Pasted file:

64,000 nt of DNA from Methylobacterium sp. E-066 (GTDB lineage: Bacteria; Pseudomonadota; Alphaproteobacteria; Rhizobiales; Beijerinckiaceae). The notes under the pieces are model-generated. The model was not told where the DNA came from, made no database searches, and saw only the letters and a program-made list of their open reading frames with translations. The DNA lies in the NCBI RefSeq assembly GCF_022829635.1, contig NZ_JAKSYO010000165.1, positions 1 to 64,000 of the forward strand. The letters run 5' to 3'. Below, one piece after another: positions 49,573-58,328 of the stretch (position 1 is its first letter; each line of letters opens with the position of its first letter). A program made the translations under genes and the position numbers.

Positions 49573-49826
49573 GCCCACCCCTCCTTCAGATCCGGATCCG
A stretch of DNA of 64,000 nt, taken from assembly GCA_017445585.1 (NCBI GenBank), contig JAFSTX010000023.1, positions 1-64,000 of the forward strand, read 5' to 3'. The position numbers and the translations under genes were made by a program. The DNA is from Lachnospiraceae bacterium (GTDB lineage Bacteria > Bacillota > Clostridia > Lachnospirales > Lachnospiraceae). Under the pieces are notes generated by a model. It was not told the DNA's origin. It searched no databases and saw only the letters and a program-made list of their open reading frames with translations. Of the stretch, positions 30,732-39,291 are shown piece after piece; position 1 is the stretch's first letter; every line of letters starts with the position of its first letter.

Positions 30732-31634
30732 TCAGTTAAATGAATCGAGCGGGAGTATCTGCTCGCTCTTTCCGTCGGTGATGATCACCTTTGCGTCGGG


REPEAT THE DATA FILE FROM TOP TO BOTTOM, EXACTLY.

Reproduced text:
64,000 nt of DNA from Methylobacterium sp. E-066 (GTDB lineage: Bacteria; Pseudomonadota; Alphaproteobacteria; Rhizobiales; Beijerinckiaceae). The notes under the pieces are model-generated. The model was not told where the DNA came from, made no database searches, and saw only the letters and a program-made list of their open reading frames with translations. The DNA lies in the NCBI RefSeq assembly GCF_022829635.1, contig NZ_JAKSYO010000165.1, positions 1 to 64,000 of the forward strand. The letters run 5' to 3'. Below, one piece after another: positions 49,573-58,328 of the stretch (position 1 is its first letter; each line of letters opens with the position of its first letter). A program made the translations under genes and the position numbers.

Positions 49573-49826
49573 GCCCACCCCTCCTTCAGATCCGGATCCG
A stretch of DNA of 64,000 nt, taken from assembly GCA_017445585.1 (NCBI GenBank), contig JAFSTX010000023.1, positions 1-64,000 of the forward strand, read 5' to 3'. The position numbers and the translations under genes were made by a program. The DNA is from Lachnospiraceae bacterium (GTDB lineage Bacteria > Bacillota > Clostridia > Lachnospirales > Lachnospiraceae). Under the pieces are notes generated by a model. It was not told the DNA's origin. It searched no databases and saw only the letters and a program-made list of their open reading frames with translations. Of the stretch, positions 30,732-39,291 are shown piece after piece; position 1 is the stretch's first letter; every line of letters starts with the position of its first letter.

Positions 30732-31634
30732 TCAGTTAAATGAATCGAGCGGGAGTATCTGCTCGCTCTTTCCGTCGGTGATGATCACCTTTGCGTCGGG